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School board candidates go head to head

By David Scharfenberg Daily Planet Staff
Wednesday October 09, 2002

Board of Education members Shirley Issel and Terry Doran traded jabs with four challengers over the school district’s financial management and high school reform efforts during a debate at Berkeley High School Monday night. 

Candidate Nancy Riddle, chief financial officer for Monster Cable of Brisbane, suggested that the board, which slashed millions last year and still faces a $3.9 million budget shortfall this year, has taken a haphazard approach to cuts. 

She said members must demand detailed budgets and a range of cost-cutting options rather than “highly summarized budgets” and a few recommendations for cuts from the superintendent’s office. 

Riddle also said the board needs to engage in long-term financial planning, rather than year-to-year cuts, if it hopes to get out of a constant cycle of financial crises. 

But Doran said the board has made important strides toward solving the district’s financial woes. 

“We are now, I believe, on the road to financial solvency,” he said, noting that the board has replaced most of the district’s top management in the past year and put a new data processing system in place that, he argued, will help the district erase the $3.9 million budget shortfall. 

Derick Miller, president of the PTA Council, an umbrella group for all the PTAs in the district, said the board should put an independent, internal auditor in place to watch the books. 

“We need good information,” he said. 

“I disagree that an [internal] auditor is going to help us,” Issel replied, arguing that annual audits by outside firms have pointed to district problems in the past. She said “capable leadership” on the board is the best way to steer the district out of its financial straits. 

The most pointed fiscal criticism came from physician and candidate Lance Montauk, who used a series of yard sticks to illustrate what he deemed out-of-whack spending priorities in the district. 

“I want to show you where these people have been spending your money,” he said, arguing that the district spends too much on administrative salaries and not enough on teachers and books. “I think it’s shameful.” 

Montauk also took a strong stand against Measure K, which will appear on the November ballot. Passage would increase school board members’ monthly salaries from $875 to $1,500.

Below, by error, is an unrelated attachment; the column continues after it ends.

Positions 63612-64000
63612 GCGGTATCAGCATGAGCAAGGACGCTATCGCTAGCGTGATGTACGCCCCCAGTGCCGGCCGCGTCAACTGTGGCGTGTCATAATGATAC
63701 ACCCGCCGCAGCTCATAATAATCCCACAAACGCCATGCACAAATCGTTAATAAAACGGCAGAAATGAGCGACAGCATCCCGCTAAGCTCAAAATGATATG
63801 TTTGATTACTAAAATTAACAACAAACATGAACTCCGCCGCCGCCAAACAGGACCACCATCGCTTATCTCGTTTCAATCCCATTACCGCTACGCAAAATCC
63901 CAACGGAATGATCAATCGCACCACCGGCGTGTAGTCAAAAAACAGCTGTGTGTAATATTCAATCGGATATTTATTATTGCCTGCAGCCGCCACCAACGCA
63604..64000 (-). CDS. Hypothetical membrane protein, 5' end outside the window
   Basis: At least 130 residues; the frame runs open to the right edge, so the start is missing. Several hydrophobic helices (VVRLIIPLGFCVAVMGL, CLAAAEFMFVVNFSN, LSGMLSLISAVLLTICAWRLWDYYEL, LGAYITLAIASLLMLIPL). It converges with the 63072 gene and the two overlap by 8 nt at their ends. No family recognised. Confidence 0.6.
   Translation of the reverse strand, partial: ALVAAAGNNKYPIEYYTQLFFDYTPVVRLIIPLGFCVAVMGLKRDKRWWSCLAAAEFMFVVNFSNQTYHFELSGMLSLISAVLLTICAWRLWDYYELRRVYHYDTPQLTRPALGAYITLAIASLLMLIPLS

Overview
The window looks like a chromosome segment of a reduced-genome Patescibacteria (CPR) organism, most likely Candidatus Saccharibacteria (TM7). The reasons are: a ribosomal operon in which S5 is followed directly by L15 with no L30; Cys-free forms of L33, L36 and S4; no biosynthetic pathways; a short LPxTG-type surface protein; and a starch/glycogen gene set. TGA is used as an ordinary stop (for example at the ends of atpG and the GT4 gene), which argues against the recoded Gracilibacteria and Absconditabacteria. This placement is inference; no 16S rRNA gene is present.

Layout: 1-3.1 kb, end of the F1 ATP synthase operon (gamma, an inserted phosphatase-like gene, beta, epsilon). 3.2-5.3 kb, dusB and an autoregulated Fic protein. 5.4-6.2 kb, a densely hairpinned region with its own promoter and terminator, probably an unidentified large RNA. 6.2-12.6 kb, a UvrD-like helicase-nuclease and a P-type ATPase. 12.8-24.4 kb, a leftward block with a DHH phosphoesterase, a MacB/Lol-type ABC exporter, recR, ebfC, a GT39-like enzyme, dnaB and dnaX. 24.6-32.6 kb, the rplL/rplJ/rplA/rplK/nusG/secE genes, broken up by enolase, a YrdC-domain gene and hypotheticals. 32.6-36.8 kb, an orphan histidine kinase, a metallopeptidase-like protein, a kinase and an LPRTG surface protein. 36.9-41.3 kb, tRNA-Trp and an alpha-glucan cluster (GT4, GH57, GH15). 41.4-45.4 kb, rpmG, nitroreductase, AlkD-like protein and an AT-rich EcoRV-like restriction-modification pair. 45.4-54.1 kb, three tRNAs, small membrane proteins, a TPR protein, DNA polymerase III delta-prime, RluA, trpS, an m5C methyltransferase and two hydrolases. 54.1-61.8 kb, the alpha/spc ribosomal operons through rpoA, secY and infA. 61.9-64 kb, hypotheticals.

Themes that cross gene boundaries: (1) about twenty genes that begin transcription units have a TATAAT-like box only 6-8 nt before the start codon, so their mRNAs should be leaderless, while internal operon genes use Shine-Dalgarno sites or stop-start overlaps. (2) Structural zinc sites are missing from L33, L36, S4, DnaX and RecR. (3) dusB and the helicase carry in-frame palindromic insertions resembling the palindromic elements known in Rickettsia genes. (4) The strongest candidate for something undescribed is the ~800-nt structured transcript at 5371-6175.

Supporters say the raise, which would come from city coffers, is long overdue and argue that board members could divert the increase to pay for a low-cost, likely part-time staffer. The board currently has no staff to conduct research or answer constituents’ calls. 

Montauk suggested that members do not deserve a raise given the current state of the district. 

Candidates also raised concerns about the shift from a seven- to a six-period day at the high school this year. Miller said the move has limited student choices and hasn’t saved the district a significant amount of money. 

“Making change without thinking carefully... is pretty stupid,” he said. “But we’ve been doing a lot of this lately.” 

Miller, who warned against the shift to a six-period day last year, called for greater community input in future budget-cutting decisions.  

District officials and school board members have long contended that last year was a special case because the district did not learn about the extent of its budget woes until January and had to move quickly on cuts. They say the public process will improve this year. 

The six candidates who took part in the Monday night debate, sponsored by the Berkeley High School Parent Teacher Student Association and the League of Women Voters, are vying for three slots on the five-member board. 

Candidate Sean Dugar, who graduated from Berkeley High last year, said he would bring youth to the board, appoint more community advisory committees and boost the high school’s ethnic studies programs. 


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